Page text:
After dropping for the first four days of the week, the S&P jumped on the last day and erased the earlier losses. While the S&P ended the week up only 0.36%, volume fell off and near-term volatility fell only slightly. But since volatility was already near multi-year lows to begin the week, another small dip simply means that the US stock markets are even more complacent than they were the week before.
What led to the huge spike on Friday?
A better than expected jobs report. Investors were perfectly willing to overlook the fact that the magical add-backs of seasonal adjustments and birth/death adjustments took a NEGATIVE 200 thousand jobs figure and spun it into a “better than expected” positive 163 thousand figure.
What’s even more startling is the mood that’s settling in on Wall Street. If news is better than expected, then markets should rally, because a better employment picture leads to a better economy and better corporate earnings. And if news is worse than expected, then markets should also rally, because the Fed will certainly step in with massive monetary stimulus which leads to a better economy and better corporate earnings.
Although it’s hard to believe, a “can’t lose” mentality is starting to pervade the risk markets. And with yields on government and corporate bonds driven into the ground, the other pro-equities argument is naturally—buy stocks because bonds yield too little income.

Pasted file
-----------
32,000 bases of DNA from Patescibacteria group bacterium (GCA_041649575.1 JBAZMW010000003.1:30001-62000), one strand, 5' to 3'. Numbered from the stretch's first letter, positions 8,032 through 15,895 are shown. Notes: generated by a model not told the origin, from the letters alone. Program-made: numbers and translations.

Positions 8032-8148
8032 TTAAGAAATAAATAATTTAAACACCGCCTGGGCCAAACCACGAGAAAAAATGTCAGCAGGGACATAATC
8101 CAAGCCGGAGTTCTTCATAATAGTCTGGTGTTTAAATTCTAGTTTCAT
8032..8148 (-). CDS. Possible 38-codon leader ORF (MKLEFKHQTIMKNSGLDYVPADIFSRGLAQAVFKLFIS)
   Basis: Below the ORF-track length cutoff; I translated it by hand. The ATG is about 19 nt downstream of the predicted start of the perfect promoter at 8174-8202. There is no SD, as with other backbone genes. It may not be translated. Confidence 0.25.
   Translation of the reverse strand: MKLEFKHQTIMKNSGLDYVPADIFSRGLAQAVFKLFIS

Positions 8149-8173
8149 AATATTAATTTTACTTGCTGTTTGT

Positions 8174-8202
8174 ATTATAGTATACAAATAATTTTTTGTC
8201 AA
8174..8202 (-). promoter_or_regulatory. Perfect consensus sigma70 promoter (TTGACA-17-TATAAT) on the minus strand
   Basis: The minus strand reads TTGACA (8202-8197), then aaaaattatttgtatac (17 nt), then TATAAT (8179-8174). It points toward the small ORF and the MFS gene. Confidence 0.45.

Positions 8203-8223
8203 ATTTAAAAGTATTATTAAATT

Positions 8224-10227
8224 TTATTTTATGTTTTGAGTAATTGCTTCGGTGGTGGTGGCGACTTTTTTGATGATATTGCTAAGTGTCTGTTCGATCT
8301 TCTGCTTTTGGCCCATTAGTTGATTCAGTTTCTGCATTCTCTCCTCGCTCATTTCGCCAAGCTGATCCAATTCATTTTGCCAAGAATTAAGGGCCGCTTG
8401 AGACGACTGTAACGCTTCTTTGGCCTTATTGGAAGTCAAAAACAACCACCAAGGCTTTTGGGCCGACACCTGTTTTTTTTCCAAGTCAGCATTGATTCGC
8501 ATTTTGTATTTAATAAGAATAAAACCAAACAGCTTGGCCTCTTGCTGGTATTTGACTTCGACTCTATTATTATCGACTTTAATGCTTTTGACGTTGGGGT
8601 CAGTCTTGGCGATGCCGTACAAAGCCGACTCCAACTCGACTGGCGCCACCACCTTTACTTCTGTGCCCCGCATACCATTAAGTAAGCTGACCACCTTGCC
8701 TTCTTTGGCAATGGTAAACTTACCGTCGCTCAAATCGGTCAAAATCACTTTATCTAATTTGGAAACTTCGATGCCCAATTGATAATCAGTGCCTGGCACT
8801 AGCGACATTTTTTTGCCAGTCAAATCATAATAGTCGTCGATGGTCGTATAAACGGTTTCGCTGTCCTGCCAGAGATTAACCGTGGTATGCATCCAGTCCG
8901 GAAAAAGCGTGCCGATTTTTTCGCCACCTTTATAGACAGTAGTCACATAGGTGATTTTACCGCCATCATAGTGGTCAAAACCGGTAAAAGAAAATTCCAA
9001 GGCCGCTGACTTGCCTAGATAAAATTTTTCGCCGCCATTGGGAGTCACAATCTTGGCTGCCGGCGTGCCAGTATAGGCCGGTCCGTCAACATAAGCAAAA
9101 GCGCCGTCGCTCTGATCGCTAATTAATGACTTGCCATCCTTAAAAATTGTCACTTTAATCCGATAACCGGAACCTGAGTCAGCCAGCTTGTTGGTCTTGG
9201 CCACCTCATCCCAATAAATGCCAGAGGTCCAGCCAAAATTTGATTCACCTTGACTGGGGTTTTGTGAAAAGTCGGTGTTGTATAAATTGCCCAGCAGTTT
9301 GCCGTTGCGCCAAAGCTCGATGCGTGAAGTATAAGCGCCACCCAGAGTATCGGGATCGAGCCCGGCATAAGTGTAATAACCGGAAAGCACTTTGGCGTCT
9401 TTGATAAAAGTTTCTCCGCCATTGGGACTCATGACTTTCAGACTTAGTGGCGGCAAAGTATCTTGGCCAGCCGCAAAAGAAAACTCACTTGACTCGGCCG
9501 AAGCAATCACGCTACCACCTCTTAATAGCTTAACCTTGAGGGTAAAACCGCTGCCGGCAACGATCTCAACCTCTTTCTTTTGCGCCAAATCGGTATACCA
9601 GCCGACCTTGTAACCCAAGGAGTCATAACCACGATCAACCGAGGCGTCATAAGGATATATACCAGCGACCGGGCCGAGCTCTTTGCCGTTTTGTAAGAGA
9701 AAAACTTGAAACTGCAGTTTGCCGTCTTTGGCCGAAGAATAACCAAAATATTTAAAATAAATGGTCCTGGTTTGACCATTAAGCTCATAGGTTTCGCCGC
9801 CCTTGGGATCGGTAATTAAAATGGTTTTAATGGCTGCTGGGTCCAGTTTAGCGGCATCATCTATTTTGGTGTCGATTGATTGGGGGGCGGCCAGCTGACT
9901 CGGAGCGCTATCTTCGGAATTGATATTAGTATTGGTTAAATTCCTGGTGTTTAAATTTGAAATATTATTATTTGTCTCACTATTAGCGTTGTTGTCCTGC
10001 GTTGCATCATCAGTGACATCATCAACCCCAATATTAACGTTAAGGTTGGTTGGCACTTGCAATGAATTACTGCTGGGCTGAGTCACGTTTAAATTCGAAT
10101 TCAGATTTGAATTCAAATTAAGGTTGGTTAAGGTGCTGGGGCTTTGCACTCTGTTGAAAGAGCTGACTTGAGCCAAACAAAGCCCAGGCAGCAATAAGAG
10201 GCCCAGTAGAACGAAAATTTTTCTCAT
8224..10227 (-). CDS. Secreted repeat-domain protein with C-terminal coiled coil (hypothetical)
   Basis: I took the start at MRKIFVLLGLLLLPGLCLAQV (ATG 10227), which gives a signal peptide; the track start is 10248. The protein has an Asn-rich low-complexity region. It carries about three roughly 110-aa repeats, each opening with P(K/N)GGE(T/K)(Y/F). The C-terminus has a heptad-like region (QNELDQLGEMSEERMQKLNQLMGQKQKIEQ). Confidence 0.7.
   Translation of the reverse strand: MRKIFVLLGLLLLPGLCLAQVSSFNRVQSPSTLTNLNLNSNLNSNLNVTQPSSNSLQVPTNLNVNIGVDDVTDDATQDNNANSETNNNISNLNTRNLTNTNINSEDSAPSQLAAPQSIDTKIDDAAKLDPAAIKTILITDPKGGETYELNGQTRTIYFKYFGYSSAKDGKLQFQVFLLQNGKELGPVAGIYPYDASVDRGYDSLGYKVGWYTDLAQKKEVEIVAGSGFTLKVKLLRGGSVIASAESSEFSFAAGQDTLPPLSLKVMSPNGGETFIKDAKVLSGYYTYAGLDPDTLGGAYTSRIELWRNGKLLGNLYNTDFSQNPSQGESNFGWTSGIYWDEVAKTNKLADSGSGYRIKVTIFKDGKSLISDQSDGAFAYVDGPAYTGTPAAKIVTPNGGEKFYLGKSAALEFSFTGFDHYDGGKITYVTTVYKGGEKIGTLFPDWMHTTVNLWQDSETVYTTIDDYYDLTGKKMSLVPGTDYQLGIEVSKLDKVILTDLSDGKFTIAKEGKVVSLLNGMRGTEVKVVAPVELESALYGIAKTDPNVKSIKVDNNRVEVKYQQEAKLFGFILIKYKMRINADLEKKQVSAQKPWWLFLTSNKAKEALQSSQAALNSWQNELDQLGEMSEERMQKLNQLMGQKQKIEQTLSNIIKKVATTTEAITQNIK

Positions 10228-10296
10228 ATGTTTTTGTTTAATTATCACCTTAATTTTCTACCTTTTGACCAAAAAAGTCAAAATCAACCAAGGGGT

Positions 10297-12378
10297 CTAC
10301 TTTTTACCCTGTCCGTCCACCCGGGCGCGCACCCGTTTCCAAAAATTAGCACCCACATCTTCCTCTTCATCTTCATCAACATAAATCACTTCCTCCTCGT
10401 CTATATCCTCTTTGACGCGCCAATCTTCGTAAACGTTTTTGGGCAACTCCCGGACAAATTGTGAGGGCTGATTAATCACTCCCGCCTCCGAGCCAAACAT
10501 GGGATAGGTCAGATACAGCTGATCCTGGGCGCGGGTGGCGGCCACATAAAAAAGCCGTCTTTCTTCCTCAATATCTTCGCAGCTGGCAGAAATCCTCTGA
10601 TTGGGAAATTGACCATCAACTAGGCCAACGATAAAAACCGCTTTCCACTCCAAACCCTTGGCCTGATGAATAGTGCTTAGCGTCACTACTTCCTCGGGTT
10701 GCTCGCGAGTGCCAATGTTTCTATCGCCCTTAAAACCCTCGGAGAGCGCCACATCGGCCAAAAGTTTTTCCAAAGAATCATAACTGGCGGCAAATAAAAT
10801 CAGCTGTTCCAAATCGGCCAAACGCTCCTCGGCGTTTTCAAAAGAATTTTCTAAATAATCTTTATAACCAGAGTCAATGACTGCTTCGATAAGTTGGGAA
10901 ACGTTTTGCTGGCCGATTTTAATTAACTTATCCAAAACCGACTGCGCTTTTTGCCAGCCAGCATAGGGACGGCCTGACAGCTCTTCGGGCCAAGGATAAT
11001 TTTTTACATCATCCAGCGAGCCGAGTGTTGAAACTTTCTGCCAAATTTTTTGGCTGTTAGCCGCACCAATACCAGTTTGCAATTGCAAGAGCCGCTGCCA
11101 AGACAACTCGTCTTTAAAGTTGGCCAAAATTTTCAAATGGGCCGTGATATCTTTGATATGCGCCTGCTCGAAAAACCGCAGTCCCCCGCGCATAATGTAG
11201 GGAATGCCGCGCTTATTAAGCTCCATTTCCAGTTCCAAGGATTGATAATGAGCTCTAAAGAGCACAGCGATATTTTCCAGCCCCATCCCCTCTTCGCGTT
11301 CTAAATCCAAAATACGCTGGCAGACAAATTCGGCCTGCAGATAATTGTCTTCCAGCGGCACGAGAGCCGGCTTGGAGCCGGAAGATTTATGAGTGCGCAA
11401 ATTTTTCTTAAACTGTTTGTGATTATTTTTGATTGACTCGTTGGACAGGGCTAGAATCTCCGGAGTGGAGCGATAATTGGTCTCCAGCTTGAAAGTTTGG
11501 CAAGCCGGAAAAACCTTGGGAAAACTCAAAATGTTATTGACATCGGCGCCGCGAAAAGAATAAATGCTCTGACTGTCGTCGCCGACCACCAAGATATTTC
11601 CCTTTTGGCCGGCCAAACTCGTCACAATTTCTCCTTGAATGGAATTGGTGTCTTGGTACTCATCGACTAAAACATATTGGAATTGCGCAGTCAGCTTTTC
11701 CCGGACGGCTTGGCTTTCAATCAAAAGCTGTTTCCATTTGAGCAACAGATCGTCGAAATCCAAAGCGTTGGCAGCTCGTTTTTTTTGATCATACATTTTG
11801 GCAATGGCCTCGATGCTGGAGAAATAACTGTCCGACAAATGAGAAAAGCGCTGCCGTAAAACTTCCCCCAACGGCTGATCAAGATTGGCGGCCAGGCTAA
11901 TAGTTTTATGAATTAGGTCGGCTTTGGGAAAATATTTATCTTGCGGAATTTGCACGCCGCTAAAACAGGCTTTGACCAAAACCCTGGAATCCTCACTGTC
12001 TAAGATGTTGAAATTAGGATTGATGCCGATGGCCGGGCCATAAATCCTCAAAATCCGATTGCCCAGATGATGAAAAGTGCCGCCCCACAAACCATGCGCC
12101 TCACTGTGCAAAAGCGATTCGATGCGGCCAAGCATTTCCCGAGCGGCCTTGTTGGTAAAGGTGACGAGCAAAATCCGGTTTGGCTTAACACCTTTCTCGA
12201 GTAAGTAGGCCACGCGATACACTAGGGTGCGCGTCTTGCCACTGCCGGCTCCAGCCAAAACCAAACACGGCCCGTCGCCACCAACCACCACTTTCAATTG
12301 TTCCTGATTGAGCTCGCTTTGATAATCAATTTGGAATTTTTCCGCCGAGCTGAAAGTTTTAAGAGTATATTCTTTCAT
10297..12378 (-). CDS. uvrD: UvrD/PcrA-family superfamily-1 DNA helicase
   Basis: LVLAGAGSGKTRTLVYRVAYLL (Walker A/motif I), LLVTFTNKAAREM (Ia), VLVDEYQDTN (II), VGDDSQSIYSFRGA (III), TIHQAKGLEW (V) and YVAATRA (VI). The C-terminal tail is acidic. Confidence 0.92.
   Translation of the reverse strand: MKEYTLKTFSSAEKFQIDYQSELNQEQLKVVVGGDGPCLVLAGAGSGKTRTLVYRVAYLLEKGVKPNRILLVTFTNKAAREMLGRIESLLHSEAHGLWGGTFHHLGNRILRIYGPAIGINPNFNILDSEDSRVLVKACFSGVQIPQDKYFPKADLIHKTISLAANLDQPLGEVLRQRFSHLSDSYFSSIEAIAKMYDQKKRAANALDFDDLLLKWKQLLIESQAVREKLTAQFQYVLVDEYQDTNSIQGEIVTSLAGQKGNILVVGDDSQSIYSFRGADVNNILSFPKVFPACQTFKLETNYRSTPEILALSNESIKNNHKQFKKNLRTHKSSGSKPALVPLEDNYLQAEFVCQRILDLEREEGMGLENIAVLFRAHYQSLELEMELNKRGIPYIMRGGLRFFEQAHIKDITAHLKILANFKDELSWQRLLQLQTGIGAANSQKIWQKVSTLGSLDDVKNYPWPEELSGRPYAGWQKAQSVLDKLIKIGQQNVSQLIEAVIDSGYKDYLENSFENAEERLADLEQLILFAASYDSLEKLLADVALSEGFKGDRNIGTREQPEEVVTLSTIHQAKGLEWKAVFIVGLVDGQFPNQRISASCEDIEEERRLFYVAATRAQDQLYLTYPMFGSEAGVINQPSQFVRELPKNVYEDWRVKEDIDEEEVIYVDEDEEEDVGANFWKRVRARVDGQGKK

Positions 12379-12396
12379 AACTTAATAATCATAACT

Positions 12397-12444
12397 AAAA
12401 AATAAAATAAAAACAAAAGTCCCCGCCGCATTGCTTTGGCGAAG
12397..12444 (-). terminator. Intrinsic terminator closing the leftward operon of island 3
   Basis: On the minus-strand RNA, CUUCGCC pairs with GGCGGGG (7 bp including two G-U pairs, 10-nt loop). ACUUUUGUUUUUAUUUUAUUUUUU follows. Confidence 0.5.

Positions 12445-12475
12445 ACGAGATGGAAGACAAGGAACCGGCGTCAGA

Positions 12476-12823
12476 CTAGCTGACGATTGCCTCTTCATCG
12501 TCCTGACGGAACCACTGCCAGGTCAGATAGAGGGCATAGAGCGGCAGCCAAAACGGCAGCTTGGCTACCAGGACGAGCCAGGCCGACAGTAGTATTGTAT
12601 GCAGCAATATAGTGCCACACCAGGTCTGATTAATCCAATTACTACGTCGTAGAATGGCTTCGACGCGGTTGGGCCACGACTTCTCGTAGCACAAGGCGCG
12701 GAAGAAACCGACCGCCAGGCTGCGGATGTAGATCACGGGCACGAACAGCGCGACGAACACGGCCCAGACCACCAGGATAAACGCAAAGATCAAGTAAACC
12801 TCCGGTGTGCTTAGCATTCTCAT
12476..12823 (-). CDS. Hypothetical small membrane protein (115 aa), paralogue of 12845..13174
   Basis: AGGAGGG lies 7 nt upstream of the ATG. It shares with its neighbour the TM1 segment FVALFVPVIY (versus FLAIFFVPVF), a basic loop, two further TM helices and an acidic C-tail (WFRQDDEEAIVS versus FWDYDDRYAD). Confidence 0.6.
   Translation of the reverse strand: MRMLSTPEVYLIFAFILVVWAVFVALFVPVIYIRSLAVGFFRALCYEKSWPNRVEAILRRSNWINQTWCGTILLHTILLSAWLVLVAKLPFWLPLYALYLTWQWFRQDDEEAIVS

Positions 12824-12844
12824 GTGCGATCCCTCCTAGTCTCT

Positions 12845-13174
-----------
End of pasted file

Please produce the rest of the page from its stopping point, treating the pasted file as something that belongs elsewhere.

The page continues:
If only this were really possible. And HOW do we know for sure that it’s NOT really possible? Because, if it were, then no equity market crashes would have ever occurred in the 99 years since the Fed was created, and certainly not over the most recent decade when the Fed has benefited from the wisdom accumulated over the prior 89 years.
And yet, stocks crashed in 2002-2003 and again in 2008-2009.
And they will most certainly crash again.
Will the next crash look just like the last crash in 2008-2009? Probably not. They always seem to differ in their degrees and their duration. But crash they will.
This time is not different, no matter how many times you hear that from pundits on CNBC and Bloomberg, and lately even from people affiliated with the Treasury and even the Fed itself.
Remember, the four most dangerous words in investing are “this time is different”. And when you begin to hear this sermon, and observe that it’s becoming commonly accepted, then you know that the end of good times, or high prices, is closer than most people think.
Today, prices are generally high. Corporate profits are at record highs. Bond yields are near record lows. Complacency is very high, and most asset owners are happy to own; they’re certainly not happy to sell.
This means that prospective returns, today, are unusually low. And market risk is unusually high.
And while it’s impossible to predict exactly WHEN this unfavorable set of market circumstances will express itself, it’s very possible to predict with a high degree of certainty that they WILL express themselves, in the not too distant future.